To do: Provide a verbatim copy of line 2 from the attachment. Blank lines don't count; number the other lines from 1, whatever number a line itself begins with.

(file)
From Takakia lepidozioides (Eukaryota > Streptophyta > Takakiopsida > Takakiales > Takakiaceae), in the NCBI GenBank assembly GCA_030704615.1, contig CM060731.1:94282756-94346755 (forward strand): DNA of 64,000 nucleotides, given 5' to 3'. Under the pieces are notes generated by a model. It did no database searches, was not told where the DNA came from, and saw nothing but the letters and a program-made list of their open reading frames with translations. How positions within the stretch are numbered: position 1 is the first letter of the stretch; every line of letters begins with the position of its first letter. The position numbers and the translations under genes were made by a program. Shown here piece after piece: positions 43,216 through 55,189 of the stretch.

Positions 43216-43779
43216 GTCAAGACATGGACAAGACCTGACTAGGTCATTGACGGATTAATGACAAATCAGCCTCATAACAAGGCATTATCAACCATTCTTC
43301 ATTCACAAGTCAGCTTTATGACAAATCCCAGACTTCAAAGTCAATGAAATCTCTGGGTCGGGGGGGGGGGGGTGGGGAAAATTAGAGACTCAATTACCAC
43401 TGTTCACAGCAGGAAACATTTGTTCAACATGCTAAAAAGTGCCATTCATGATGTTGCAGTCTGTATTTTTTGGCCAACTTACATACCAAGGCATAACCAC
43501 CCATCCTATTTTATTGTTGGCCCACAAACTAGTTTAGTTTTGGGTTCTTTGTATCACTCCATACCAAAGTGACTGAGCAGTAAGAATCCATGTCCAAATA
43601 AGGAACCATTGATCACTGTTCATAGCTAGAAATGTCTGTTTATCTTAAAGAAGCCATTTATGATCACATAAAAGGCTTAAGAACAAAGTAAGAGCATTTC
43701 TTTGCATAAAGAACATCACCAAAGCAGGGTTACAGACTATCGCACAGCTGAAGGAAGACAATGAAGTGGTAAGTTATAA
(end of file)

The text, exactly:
Positions 43216-43779